Reliance on ineffective international organizations

Part of the intriguing aspect to the Obama deal is his administration’s continued reliance on international monitoring and verification — via the International Atomic Energy Commission (IAEC) which will sign secret protocols with Iran — that cover certain aspects of the inspections regime and Iran’s confession of prior nuclear sins, otherwise known as Possible Military Dimensions (PMD) of its previous nuclear activities. Why PMD is so important? Without an understanding of where Iran is today BEFORE the agreement in terms of their nuclear weapons and military capability, there is no way to know what is cheating in the future. Without a full PMD confession now, when they will be caught, they will say — oh, that violation is prior to the agreement. What makes the whole pursuit of PMD so patently absurd is that, as I mentioned earlier, the agreement specifically says that Iran was always engaged in peaceful nuclear developments. So how can there be a PMD? My head is spinning.

Similar to Obama’s reliance on the U.N. for legitimization and implementation of sanctions agreements with the Security Council, he will use the IAEC same way even though it has been clear that the IAEC has had significant difficulty for at least 10 years to verify anything. When Obama says that Iran will never have a bomb that is because he is relying on Iran’s adherence in the future (after 15 years) to the Nuclear Non-Proliferation Treaty (NNPT) of which Iran is a signatory and has been violating for the past 15 years! So, when you hear Kerry and Obama say “we don’t trust them so we have the most intrusive verification regime ever” with no way to get to a bomb, I am not even sure what that means given Iran’s prior history with the same International organizations.

This is a classic example of self-referential logic — somewhat like a hall of mirrors. Most experts who have worked on the Iranian proliferation file for the last decade or so do not see any real change or effective enforcement going forward. Iran will be able to keep their nuclear bomb infrastructure intact for when they either cheat or adhere their way to the bomb.

Nothing is what it seems

We also need to keep in mind that there is a lot at play here. Malcolm Hoenlein, a top American Jewish communal leader with strong international connections, just wrote that European Foreign Ministers who participated in this agreement have deep reservations, but they have allowed the U.S. to take the lead. If you add to this clear economic motivations by Russia and China to get any deal, you can almost feel that the U.S., Russia and China boxed out the Europeans during negotiations. I have no proof of this but I would not be surprised to discover that China and Russia (especially Russia) would be back-channeling important negotiating information to the Iranians. Let’s not kid ourselves, the European Powers, Russia and China are not of a single mind when it comes to Iran and they each have different political and economic interests. The Iranians, for sure, used this divisiveness to their advantage during negotiations.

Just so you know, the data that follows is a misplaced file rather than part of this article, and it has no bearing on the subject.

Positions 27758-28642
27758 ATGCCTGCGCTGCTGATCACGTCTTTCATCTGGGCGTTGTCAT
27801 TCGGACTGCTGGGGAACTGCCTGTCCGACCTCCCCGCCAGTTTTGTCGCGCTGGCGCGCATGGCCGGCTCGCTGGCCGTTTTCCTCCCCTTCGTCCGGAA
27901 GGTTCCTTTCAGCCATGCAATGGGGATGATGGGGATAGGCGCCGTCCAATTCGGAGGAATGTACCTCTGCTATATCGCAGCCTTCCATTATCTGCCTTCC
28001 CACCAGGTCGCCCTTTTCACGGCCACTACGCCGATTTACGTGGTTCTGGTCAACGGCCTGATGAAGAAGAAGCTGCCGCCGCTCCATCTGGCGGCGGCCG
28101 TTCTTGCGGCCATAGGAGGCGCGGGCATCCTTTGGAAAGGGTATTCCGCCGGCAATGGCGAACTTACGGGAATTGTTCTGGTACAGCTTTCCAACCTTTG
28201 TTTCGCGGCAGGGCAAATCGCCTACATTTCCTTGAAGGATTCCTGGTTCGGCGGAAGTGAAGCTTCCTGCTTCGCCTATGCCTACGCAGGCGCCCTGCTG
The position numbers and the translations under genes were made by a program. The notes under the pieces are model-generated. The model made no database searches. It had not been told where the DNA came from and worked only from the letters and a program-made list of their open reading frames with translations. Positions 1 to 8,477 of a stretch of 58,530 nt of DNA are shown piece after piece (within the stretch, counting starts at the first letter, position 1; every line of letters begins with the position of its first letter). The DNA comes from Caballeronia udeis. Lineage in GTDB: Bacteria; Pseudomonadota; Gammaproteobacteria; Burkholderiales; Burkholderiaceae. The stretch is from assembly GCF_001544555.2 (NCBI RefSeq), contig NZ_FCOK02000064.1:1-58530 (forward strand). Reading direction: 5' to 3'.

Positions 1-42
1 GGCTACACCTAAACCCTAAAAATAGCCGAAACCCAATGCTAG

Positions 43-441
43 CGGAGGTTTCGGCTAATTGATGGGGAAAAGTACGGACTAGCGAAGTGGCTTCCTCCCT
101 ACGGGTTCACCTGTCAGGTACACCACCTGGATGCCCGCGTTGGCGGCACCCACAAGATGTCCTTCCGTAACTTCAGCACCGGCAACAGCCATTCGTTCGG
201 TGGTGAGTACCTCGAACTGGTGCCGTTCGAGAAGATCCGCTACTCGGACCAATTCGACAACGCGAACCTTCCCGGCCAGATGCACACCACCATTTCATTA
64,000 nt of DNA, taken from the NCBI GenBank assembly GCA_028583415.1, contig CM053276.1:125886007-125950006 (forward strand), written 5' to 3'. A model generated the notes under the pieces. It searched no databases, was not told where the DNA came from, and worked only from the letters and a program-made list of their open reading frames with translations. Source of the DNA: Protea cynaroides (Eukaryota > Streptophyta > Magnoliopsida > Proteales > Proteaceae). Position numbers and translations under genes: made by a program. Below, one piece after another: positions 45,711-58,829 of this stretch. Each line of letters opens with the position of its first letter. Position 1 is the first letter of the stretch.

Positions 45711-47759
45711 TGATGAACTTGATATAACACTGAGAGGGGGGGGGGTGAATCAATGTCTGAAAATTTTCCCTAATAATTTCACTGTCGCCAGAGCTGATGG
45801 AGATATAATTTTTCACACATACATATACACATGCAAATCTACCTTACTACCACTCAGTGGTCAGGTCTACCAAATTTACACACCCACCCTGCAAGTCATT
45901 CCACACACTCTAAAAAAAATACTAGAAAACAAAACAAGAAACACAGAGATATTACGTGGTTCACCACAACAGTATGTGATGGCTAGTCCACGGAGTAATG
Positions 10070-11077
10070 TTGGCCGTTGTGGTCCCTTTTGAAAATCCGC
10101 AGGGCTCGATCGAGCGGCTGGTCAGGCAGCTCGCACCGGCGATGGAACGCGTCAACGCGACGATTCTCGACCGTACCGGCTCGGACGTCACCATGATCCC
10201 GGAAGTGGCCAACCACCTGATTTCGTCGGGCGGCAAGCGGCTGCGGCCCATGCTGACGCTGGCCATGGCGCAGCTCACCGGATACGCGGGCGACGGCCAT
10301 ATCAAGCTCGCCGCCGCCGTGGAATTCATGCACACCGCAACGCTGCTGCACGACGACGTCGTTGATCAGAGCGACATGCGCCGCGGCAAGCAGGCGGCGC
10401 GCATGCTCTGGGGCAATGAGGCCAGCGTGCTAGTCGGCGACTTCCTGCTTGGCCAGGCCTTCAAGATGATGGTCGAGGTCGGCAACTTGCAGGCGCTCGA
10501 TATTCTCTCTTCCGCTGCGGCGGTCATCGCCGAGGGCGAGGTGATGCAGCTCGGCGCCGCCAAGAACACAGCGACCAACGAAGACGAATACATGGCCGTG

Iran’s support of terrorism and regional hegemony

Finally there is the issue of Iran’s support of terrorism and destabilization to enhance their regional hegemony throughout the Middle East and the world in general. Here, for example, is an op-ed piece by Prince Bandar, former longtime Saudi Ambassador to the U.S. and former chief of Saudi intelligence among other major positions. Most of my friends are completely unaware that Iran and its proxies have terror cells placed in South and Central America as well as throughout Europe. (Step back and consider this issue as it relates to the illegal immigration challenge facing the U.S. — there are a number of experts who believe that Hezbollah has already used this transit channel to move terror sleeper cells into the U.S.) Iran and its proxy Hezbollah, which takes its orders straight from Iran, have directly engaged in terror acts and mass murder from Argentina to Bulgaria during the past 25 years.